(Readers may also be interested in my article for Ex-Gay Watch on the current Wheaton College controversy.)

Friday 29 January 2010

'Fessing up

I've been tagged for a meme by the lovely Ruth Moss at Look Left of the Pleiades. It's an 'honesty' meme, requiring me to 'fess up to 10 secrets, or at the very least things that my readers probably don't yet know about me.

1. I Google my name often. I'd wager most writers do this, but don't admit it.

2. "Gay" is a label I use because it's the most convenient commonplace label for me, but if I laid all my sexual thoughts bare, I'm much more complicated. I'm attracted to women, but not as intensely as I am to men. And it's almost always strictly sexual, where my attraction to men is as much romantic. "Bisexual" might be technically correct, but I think most people think of that as a 50/50 thing. I guess you could say I'm gay, but with a fetish for women.

3. Related to that, I did actually lay all my sexual thoughts bare one time in an anonymous blog. It no longer exists.

4. I support marriage equality because it's a right that others deserve, but I'm indifferent to the idea of gay marriage for myself. If I ever made that kind of commitment, I'd just as soon have a civil partnership. I can't imagine calling my partner "husband," but I'm all for the rights of others to do as they like.

5. I have a tasteless sense of humour. I'm usually wise enough to know when and with whom I can and can't express it, though I've made mistakes.

6. Almost everything I say and think has a tinge of irony to it. In my mind that doesn't detract from being serious about something. The two aren't mutually exclusive, and it bugs me when people think they are. It also bugs me when irony is mistaken for sarcasm. I rarely intend to wound others with my irony.

7. I take medication for depression and anxiety, and have done since 2005. The writing life suits me because I tend towards reclusion. Ironically, people generally perceive me as outgoing.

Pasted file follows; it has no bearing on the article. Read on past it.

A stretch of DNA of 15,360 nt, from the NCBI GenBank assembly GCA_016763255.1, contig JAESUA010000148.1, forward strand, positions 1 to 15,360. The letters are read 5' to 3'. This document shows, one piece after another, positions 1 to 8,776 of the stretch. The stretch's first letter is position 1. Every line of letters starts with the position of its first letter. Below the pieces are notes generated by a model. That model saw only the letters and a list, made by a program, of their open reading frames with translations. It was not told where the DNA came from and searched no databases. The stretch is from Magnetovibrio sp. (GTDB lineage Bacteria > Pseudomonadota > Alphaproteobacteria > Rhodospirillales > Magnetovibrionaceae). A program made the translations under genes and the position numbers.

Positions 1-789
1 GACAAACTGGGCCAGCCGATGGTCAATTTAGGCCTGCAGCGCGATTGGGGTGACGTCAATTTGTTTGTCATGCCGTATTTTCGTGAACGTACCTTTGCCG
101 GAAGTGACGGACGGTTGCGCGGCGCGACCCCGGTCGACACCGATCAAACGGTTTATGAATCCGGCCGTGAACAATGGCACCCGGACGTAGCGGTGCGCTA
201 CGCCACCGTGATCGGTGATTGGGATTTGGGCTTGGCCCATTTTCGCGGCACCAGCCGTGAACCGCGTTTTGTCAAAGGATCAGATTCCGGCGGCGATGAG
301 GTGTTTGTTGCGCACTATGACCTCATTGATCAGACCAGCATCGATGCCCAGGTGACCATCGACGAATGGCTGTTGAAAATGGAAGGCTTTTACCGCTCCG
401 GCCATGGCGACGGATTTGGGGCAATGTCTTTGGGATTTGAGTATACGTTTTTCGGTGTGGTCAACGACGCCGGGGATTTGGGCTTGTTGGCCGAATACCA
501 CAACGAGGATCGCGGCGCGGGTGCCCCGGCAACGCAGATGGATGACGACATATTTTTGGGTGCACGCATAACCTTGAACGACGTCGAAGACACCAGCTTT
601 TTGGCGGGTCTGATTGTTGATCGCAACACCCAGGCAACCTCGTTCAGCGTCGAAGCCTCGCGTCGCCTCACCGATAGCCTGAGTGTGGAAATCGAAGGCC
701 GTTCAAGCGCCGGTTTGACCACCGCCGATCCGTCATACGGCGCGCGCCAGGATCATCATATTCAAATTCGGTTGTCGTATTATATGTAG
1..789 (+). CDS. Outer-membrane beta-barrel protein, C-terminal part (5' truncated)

8. I vlogged on YouTube for about a year. I had 500 followers. I gradually lost interest, and eventually deleted most of my videos, finding them embarrassing to watch.

9. I think most religious beliefs are nutty, but inconsequential. In my experience, moderate believers tend to have a cognitive dissonance so that their most irrational beliefs rarely have an affect on their reasoning, thoughts and actions outside a very limited sphere.

10. Even though I've rejected theism, I can't shake off Jesus or religion. Nor do I particularly want to.

Thursday 28 January 2010

James Delingpole's apology

Following the atrocious debacle of the weekend, in which a member of the public was harassed after having his name and address published at the Telegraph Blogs website, climate change denialist* James Delingpole has offered something of an apology.

Predictably, he can't help but use the opportunity chiefly to sneer at The Guardian's eco-friendly commentator George Monbiot, who called attention to this bizarre behaviour.

Here's the actual apology:
And why did I pull [the article]? Because I made a stupid mistake, that’s why. When I posted up the letter quoted above, I neglected to remove the sender’s name and address. This was careless but not, I promise, vindictive. And I deeply regret any distress or hassle which may have been caused to the person I named. When I read some of the comments below my blog and realised what I’d unwittingly unleashed, I removed the person’s name from the blog; then later, all the comments pertaining to the person; then later, I pulled the blog altogether – embarrassed, ashamed and rather wishing it would all go away. Thanks to Monbiot it hasn’t. But what I would really like to say to the person I named is: I’m sincerely, totally and unreservedly sorry. (And if it’s any consolation, you should see some of the hatemail I’ve been getting from Monbiot’s Guardianista chums).
Fair enough.

I am still unconvinced by Delingpole's explanation of his outrage, however. The charge is that similar (but not exactly the same, I believe) letters were sent by different individuals to 200 different Conservative MPs and parliamentary candidates, which Delingpole thinks is evidence that a global warming lobby is behind the letters. Highly likely, but I am not convinced that is the problem Delingpole wants us to think it is. And it is a huge problem for him. Significant enough that he suggested it was "nauseating," a case of "stalking" by "eco-bullies," and the work of a "disgusting eco-fascist organisation." He even proposes "f--- off" would be the best response from Edwin Northover, the Tory PPC who received the email.

I don't buy his defense of his hysterical overreaction. To explain, here's how I replied to his blog on the Telegraph thread:
James, I have great difficulty believing you would get so hysterical (and you appear not to know how blatantly hysterical and unhinged your rants sound) were it an anti-AGW who had sent a letter as part of a campaign by an anti-AGW group.